Say No to New Year’s Resolutions

Orginally written for, published 30 Decemeber 2014

Resolutions at the start of a year always seem like a good idea. Who doesn’t like the idea of a new improved version of themselves? It is admirable to strive for continual improvement, right?

Realistically though, the odds are stacked against us. Only 8% of people actually achieve their New Year’s resolutions and one quarter of people always fail at their resolutions year after year. It’s no wonder we fail, changing habits of a lifetime is not easy and deciding to do so on a whim on December 31st with drink in hand will not make it any easier.f170314f89ebbdce31f7e8cf3b61620c

In previous years I’ve made resolutions too: find my abs (no, I don’t recall where I left them), be nicer to people, buy less stuff, live in a tidy house, eat less chocolate, find a man. And year after year I’ve failed. If insanity can be said to be doing the same thing over and over again and expecting a different result, maybe it’s time to reassess the process.

What’s going to make this year different?

Well, how about making lasting changes and decisions to improve your life at any time of year? Behavioural change is big business, just look at the health industry.

What I’ve come to understand is that preparation and planning is key, small actions are more sustainable than big ones and relapses are normal and do not signify failure.

How to make sustainable changes to improve your life at any time of year:

  • Find your why. The reason you want to make your change must resonate with you – it’s your motivation. Extrinsic motivators (motivators that come from outside of yourself, like looking good for an event or being motivated to do something for someone else, like your partner) are typically less effective than intrinsic motivators in the long term. There’s nothing wrong with extrinsic motivators, they can be very effective in the short term. The question is then ‘do you want your change to be long term or short term?’ There’s no wrong answer but find the right ‘why’ and it will change your approach.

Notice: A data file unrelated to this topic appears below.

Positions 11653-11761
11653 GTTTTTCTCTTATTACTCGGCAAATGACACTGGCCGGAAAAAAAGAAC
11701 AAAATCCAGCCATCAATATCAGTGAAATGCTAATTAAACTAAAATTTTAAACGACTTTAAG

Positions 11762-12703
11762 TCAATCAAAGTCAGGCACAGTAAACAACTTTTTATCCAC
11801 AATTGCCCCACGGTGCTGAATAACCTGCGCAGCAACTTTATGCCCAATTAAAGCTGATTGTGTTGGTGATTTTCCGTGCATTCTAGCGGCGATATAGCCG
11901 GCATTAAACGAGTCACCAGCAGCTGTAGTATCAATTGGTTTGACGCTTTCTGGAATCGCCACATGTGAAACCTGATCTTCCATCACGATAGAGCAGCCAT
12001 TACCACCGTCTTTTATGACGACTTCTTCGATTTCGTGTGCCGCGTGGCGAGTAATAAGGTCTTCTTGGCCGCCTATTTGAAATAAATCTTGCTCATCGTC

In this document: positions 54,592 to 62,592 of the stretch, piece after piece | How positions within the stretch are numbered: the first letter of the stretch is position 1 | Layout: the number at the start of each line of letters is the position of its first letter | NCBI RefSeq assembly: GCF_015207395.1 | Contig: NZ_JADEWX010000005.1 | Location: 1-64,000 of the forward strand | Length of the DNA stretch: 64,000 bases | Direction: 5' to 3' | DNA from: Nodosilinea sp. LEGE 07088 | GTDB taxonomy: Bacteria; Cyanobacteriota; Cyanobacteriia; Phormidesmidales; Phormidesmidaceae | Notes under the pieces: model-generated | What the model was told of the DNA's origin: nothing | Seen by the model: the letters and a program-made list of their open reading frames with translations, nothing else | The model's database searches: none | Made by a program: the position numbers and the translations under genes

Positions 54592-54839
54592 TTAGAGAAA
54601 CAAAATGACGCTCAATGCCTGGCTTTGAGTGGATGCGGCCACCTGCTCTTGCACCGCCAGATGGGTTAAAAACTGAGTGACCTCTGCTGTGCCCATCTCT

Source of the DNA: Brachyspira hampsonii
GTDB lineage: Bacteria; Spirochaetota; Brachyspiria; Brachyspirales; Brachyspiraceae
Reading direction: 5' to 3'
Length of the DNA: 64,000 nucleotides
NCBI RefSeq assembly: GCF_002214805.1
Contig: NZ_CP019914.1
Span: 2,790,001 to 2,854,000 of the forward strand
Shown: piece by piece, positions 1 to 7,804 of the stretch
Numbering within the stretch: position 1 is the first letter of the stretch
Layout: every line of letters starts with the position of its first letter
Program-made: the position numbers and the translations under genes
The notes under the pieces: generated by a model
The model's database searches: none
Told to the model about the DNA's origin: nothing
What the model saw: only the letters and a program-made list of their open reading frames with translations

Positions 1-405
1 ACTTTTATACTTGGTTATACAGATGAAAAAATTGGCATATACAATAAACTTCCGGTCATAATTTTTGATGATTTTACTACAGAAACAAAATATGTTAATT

• Make your goal SMART. I don’t need to tell you about this one – we’ve all been through it – specific, measurable, achievable, realistic, timely.
  • Take the easy wins. What are two things to get you closer to your goal that are easy to implement immediately? You’re that much closer to your goal already.
  • Plan it out. If you’ve tackled this goal in the past consider why you failed and what you can do this time to navigate your obstacles. Preparation makes the journey less overwhelming and you’ll have an action plan ready to go when you hit bumps in the road.
  • Incremental steps. Sometimes the end goal seems so big so break it down to manageable chunks. Remember to make your sub-goals SMART too. Celebrate your success as you reach each sub-goal to keep you going.
  • Address your excuses. If you’re making excuses look to see what’s behind them. Your goal is yours and so are your excuses. Take responsibility.
  • Relapses are normal and you’re not a failure. It just means it’s time to reconnect to your goal. If the goal doesn’t spur you on then maybe it’s not what you wanted, it needs redefining or you’ve changed direction. That’s OK too. You need to know what you want and you’re allowed to change your mind.

If you’re a serial resolution maker and not of the 8% that succeed maybe a different approach is all you need.